Physicians responded with alarm to President Donald Trump's assertion on Twitter that Covid-19 is similar to the flu and that the United States is learning to live with it. The social media site later flagged the tweet with a warning.
"Comparing flu to Covid-19 is not only poor optics," Dr. Peter Chin-Hong, an infectious disease specialist at the University of California, San Francisco, said. "It's just morally reprehensible."
Tuesday morning, Trump — who remains under a doctor's care for Covid-19 — tweeted: "Flu season is coming up! Many people every year, sometimes over 100,000, and despite the Vaccine, die from the Flu. Are we going to close down our Country? No, we have learned to live with it, just like we are learning to live with Covid, in most populations far less lethal!!!"
Within hours, Twitter flagged the tweet with a warning, saying it "violated the Twitter Rules about spreading misleading and potentially harmful information related to COVID-19." Facebook removed a similar post from the president.
The tweet appears to suggest the flu is deadlier than the coronavirus. The numbers clearly show the opposite: Last flu season, there were an estimated 38 million cases of the flu, including 400,000 hospitalizations and 22,000 deaths, according to the Centers for Disease Control and Prevention. So far this year for Covid-19, there have been 7.5 million cases and 211,000 deaths.
In fact, there have been more Covid-19 deaths in less than a year in the U.S. than the past five influenza seasons combined.
Dr. Michael Saag, associate dean for global health at the University of Alabama, Birmingham, said he is "horrified" at the death toll.
"That is not an acceptable outcome," Saag said. "That screams to me that I should be doing something about that."
"The notion of just learning to live with it is not an acceptable policy or strategy, in my opinion," he added.
Saag, a researcher and physician who has been treating patients with HIV/AIDS since the 1980s, said that there was "nothing worse" in his career than "taking care of a large number of people for whom we had no treatment."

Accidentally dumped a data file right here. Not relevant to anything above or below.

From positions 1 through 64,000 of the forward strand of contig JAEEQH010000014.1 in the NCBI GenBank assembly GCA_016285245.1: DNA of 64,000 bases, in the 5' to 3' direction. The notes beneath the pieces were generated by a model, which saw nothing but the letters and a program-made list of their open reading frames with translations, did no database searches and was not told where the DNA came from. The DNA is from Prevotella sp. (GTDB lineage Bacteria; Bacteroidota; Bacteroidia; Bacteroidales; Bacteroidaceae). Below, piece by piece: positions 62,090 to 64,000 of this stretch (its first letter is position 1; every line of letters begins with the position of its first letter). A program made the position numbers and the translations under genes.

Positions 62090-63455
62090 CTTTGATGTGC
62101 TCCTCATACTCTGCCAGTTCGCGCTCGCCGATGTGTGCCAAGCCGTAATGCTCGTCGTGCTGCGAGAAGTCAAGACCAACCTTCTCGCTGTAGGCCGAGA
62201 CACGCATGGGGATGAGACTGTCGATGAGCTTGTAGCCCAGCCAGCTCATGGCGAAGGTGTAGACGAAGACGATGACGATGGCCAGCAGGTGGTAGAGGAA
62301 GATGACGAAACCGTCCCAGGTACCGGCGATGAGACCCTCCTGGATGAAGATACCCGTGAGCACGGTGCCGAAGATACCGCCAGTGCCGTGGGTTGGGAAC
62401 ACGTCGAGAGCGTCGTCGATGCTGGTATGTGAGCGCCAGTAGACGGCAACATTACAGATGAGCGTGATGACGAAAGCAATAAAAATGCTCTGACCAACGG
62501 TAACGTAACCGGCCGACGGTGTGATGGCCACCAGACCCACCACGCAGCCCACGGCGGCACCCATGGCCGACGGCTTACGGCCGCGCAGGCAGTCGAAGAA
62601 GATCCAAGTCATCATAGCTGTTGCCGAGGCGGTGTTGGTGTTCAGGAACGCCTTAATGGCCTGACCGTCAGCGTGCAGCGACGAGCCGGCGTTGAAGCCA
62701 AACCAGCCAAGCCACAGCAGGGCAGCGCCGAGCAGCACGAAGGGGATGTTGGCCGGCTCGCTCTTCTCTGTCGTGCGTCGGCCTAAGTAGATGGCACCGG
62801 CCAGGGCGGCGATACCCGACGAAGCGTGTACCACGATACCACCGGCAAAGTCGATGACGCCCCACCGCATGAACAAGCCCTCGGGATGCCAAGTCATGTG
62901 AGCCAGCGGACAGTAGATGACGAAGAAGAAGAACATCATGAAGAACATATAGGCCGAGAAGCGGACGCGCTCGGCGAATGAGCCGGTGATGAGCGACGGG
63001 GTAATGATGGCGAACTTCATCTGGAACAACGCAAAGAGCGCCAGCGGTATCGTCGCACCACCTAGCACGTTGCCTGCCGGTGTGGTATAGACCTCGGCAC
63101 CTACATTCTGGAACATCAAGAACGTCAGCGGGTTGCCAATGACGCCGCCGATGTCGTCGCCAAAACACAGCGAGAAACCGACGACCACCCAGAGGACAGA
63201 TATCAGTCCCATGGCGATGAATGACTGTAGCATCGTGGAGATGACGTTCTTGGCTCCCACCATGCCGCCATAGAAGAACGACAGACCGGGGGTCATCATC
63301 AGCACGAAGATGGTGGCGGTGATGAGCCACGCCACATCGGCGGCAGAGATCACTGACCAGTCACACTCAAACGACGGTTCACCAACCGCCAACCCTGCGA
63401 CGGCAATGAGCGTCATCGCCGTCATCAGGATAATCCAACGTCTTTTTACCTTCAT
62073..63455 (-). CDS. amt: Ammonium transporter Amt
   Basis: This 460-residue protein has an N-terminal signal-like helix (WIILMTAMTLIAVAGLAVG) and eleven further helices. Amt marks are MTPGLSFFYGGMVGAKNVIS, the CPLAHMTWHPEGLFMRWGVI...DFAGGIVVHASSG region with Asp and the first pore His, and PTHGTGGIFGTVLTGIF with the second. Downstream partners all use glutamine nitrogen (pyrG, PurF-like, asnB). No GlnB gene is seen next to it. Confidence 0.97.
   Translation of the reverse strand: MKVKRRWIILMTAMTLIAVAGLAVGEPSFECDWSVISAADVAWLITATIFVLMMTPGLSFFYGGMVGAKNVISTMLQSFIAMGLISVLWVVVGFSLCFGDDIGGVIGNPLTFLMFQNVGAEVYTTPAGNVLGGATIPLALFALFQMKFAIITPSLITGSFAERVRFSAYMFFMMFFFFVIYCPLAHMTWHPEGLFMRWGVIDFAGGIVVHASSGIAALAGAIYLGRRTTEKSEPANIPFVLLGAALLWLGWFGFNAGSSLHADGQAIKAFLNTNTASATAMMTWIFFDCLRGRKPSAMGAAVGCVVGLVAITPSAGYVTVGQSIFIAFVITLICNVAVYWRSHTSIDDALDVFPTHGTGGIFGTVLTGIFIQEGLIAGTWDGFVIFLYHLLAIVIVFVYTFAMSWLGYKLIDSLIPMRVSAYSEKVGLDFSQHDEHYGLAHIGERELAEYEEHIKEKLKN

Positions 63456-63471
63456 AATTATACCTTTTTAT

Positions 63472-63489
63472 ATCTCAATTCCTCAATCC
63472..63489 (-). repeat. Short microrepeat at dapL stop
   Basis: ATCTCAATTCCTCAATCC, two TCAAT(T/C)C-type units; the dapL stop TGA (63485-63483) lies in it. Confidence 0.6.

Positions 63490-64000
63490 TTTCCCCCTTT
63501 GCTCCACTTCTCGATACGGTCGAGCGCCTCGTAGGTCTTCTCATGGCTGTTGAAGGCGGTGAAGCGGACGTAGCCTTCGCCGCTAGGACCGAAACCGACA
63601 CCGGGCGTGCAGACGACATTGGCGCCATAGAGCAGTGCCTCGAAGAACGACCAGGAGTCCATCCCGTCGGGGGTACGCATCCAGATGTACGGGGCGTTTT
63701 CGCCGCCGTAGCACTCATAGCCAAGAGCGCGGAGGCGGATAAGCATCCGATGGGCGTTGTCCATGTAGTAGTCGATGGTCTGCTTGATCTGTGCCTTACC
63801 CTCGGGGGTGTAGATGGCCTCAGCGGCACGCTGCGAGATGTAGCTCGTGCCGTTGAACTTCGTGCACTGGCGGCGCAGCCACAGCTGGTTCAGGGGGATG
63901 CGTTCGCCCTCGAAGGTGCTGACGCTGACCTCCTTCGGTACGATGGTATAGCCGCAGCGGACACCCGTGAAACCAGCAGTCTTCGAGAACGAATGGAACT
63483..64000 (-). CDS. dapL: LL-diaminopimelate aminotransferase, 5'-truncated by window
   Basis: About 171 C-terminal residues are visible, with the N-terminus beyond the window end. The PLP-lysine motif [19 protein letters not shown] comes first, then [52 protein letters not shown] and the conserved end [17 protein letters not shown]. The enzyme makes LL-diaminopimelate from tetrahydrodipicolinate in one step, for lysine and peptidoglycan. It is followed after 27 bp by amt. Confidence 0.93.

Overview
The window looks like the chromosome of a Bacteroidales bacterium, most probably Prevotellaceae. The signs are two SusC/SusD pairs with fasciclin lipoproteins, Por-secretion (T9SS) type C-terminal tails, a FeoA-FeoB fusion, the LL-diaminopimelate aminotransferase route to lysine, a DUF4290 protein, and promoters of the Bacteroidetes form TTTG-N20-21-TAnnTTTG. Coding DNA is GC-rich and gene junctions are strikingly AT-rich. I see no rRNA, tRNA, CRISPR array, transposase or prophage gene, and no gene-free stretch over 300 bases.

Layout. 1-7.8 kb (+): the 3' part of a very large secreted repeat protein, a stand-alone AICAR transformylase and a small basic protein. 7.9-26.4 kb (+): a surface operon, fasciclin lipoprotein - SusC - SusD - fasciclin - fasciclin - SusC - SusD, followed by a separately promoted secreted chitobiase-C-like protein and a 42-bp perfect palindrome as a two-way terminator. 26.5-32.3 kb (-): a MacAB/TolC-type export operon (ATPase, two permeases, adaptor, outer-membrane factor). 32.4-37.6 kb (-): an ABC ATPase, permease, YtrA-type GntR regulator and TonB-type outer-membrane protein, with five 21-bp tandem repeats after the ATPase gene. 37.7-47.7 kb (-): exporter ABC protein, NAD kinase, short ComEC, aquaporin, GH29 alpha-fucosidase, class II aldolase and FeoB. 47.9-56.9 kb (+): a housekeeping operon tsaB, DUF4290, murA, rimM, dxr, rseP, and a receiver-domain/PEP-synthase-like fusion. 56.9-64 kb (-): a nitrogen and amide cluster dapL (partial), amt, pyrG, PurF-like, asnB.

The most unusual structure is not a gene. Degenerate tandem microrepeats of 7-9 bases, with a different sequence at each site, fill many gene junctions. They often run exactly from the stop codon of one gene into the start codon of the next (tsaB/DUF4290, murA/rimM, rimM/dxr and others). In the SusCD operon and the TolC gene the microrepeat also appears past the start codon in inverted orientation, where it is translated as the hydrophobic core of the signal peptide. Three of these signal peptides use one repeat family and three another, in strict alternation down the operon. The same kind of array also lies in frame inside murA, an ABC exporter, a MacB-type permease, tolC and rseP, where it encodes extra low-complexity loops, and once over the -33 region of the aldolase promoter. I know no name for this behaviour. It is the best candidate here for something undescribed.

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"Instead of just throwing our hands up and saying, 'Oh well, it's just gonna kill some people,' we collectively — as a scientific community and as a society — worked to develop interventions that have resulted in the majority of people with HIV, living a near normal lifespan," Saag said.
Indeed, similar scientific pursuits have led to therapies and prevention options for the flu.
"We have strategies to treat flu. We have Tamiflu, which is great as an oral pill people can get in as an outpatient. We have vaccination," Chin-Hong said. "With Covid, we're in the middle of a raging epidemic."
Clinical trials for Covid-19 vaccines are still ongoing. The entire population remains largely at risk because there is no immunity to such a new virus.
Even though influenza viruses change from year to year, "there's still a lot of crossimmunity from prior influenza viruses, as well as the fact that millions of doses of flu vaccine are given every year," Dr. Priya Sampathkumar, an infectious disease and critical care specialist at the Mayo Clinic in Rochester, Minnesota, said.
"Even if the vaccine isn't a perfect match for the flu strain, it still does protect you. Ten years from now, Covid might be like the flu, when we have vaccines and the majority of the population is immune to it," she added.
For now, the only effective way to prevent the spread of the coronavirus, experts say, is through physical distancing, masks and hand-washing.
"We should be respectful of Covid-19," Chin-Hong said. "I'm always humbled by Covid, clinically. It's always teaching us something new."